Figure 2.

U.S. average regular gasoline and diesel prices increase

The U.S. average regular gasoline retail price rose 4 cents from the previous week to $2.56 per gallon on January 15, 2018, up 20 cents from the same time last year. Midwest gasoline prices increased eight cents to $2.51 per gallon, Gulf Coast prices increased over three cents to $2.28 per gallon, East Coast prices increased nearly two cents to $2.52 per gallon, and Rocky Mountain prices increased over one cent to $2.46 per gallon. West Coast prices remained unchanged at $3.01 per gallon.

The U.S. average diesel fuel price rose 3 cents to $3.03 per gallon on January 15, 2018, 44 cents higher than a year ago. Gulf Coast prices increased four cents to $2.83 per gallon, East Coast prices increased nearly four cents to $3.06 per gallon, Midwest prices increased three cents to $2.98 per gallon, and the West Coast and Rocky Mountain prices each increased one cent to $3.40 per gallon and $2.98 per gallon, respectively.

Propane inventories decline

U.S. propane stocks decreased by 3.7 million barrels last week to 58.0 million barrels as of January 12, 2018, 10.3 million barrels (15.1%) lower than the five-year average inventory level for this same time of year. Midwest inventories decreased by 1.8 million barrels, Gulf Coast and East Coast inventories each decreased by 0.9 million barrels, and Rocky Mountain/West Coast inventories fell slightly, remaining virtually unchanged. Propylene non-fuel-use inventories represented 4.2% of total propane inventories.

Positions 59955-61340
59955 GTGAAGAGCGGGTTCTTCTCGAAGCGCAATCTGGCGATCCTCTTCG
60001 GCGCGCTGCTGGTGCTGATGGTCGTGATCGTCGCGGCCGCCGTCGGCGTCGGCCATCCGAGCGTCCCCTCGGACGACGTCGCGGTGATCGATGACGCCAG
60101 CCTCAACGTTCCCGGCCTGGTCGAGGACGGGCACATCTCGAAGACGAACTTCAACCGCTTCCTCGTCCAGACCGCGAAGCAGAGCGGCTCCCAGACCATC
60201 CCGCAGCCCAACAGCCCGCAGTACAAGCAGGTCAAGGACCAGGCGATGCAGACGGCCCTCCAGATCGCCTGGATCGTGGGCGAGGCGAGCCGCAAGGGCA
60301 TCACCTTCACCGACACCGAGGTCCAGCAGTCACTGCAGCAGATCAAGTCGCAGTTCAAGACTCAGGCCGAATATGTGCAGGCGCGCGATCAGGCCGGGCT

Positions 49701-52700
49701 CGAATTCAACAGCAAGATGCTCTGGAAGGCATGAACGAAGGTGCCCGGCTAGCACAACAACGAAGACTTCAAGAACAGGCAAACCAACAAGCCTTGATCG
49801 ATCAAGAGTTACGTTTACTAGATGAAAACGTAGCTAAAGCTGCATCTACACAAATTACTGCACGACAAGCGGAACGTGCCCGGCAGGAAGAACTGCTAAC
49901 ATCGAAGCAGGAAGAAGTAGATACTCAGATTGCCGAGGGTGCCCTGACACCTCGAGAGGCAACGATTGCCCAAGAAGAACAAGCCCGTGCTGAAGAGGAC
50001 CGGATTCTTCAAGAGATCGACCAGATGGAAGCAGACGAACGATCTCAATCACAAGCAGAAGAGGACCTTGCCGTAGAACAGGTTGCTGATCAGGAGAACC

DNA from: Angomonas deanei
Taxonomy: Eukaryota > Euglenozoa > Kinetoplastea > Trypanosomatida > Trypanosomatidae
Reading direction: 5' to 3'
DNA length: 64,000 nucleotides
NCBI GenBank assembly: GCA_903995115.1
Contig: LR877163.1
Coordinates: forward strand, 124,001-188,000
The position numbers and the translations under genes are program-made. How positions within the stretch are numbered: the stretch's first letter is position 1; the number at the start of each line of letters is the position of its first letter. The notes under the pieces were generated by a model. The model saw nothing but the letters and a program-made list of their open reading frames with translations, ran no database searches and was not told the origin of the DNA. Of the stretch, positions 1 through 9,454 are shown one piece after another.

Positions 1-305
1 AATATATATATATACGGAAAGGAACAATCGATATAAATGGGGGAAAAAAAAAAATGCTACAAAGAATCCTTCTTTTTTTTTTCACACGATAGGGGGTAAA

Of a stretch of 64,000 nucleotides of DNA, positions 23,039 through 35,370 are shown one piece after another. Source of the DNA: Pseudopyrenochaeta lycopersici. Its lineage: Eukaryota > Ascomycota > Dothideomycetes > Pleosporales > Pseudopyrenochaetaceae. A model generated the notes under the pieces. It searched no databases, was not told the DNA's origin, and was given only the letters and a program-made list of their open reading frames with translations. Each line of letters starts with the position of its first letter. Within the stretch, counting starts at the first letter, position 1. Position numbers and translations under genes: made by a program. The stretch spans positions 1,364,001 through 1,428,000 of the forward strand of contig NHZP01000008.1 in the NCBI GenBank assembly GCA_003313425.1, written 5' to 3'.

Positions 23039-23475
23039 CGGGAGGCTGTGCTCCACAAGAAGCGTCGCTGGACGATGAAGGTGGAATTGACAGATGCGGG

Residential and wholesale heating fuel prices increase

As of January 15, 2018, residential heating oil prices averaged $3.21 per gallon, 4 cents per gallon more than last week and nearly 58 cents per gallon higher than last year's price at this time. The average wholesale heating oil price for this week averaged nearly $2.23 per gallon, 3 cents per gallon more than last week and 50 cents per gallon higher than a year ago.

Residential propane prices averaged nearly $2.59 per gallon, almost 4 cents per gallon more than last week and 26 cents per gallon higher than a year ago. Wholesale propane prices averaged almost $1.23 per gallon, nearly 8 cents per gallon more than last week and 35 cents per gallon higher than last year's price.

For questions about This Week in Petroleum, contact the Petroleum Markets Team at 202-586-4522.

Tags: Canada , crude oil , Cushing , inventories/stocks , pipelines , rail , spot prices , weekly

Retail prices (dollars per gallon)

Retail price graphs
  Retail prices Change from last
  01/15/18 Week Year
Gasoline 2.557 0.035 0.199
Diesel 3.028 0.032 0.443
Heating Oil 3.214 0.040 0.578
Propane 2.586 0.036 0.260

Futures prices (dollars per gallon*)

Futures price graphs
  Futures prices Change from last
  01/12/18 Week Year
Crude oil 64.30 2.86 11.93
Gasoline 1.850 0.064 0.238
Heating oil 2.085 0.026 0.434
*Note: Crude oil price in dollars per barrel.

Stocks (million barrels)

Stock price graphs
  Stocks Change from last
  01/12/18 Week Year
Crude oil 412.7 -6.9 -72.8
Gasoline 240.9 3.6 -5.5
Distillate 139.2 -3.9 -29.9
Propane 58.007 -3.675 -14.238